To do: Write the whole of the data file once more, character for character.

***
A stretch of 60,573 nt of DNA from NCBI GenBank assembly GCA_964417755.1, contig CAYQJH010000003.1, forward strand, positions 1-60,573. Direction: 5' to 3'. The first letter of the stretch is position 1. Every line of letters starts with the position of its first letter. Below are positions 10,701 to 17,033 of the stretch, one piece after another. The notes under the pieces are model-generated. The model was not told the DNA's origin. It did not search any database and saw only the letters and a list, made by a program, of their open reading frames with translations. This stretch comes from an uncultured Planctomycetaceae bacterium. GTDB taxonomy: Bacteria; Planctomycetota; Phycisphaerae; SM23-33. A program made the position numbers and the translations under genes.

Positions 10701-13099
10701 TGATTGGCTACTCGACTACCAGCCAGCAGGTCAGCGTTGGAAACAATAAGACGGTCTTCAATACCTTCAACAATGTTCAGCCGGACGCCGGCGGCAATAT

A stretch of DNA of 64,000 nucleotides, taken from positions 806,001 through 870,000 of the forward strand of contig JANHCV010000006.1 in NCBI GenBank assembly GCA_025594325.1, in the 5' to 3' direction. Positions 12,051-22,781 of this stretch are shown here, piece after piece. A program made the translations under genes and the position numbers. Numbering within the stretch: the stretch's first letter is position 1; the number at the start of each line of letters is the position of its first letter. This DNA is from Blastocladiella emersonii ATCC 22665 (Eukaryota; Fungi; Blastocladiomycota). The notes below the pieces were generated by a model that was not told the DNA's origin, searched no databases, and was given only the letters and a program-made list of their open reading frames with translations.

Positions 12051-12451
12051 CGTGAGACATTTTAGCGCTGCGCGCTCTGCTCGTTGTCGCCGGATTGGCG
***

A stretch of 60,573 nt of DNA from NCBI GenBank assembly GCA_964417755.1, contig CAYQJH010000003.1, forward strand, positions 1-60,573. Direction: 5' to 3'. The first letter of the stretch is position 1. Every line of letters starts with the position of its first letter. Below are positions 10,701 to 17,033 of the stretch, one piece after another. The notes under the pieces are model-generated. The model was not told the DNA's origin. It did not search any database and saw only the letters and a list, made by a program, of their open reading frames with translations. This stretch comes from an uncultured Planctomycetaceae bacterium. GTDB taxonomy: Bacteria; Planctomycetota; Phycisphaerae; SM23-33. A program made the position numbers and the translations under genes.

Positions 10701-13099
10701 TGATTGGCTACTCGACTACCAGCCAGCAGGTCAGCGTTGGAAACAATAAGACGGTCTTCAATACCTTCAACAATGTTCAGCCGGACGCCGGCGGCAATAT

A stretch of DNA of 64,000 nucleotides, taken from positions 806,001 through 870,000 of the forward strand of contig JANHCV010000006.1 in NCBI GenBank assembly GCA_025594325.1, in the 5' to 3' direction. Positions 12,051-22,781 of this stretch are shown here, piece after piece. A program made the translations under genes and the position numbers. Numbering within the stretch: the stretch's first letter is position 1; the number at the start of each line of letters is the position of its first letter. This DNA is from Blastocladiella emersonii ATCC 22665 (Eukaryota; Fungi; Blastocladiomycota). The notes below the pieces were generated by a model that was not told the DNA's origin, searched no databases, and was given only the letters and a program-made list of their open reading frames with translations.

Positions 12051-12451
12051 CGTGAGACATTTTAGCGCTGCGCGCTCTGCTCGTTGTCGCCGGATTGGCG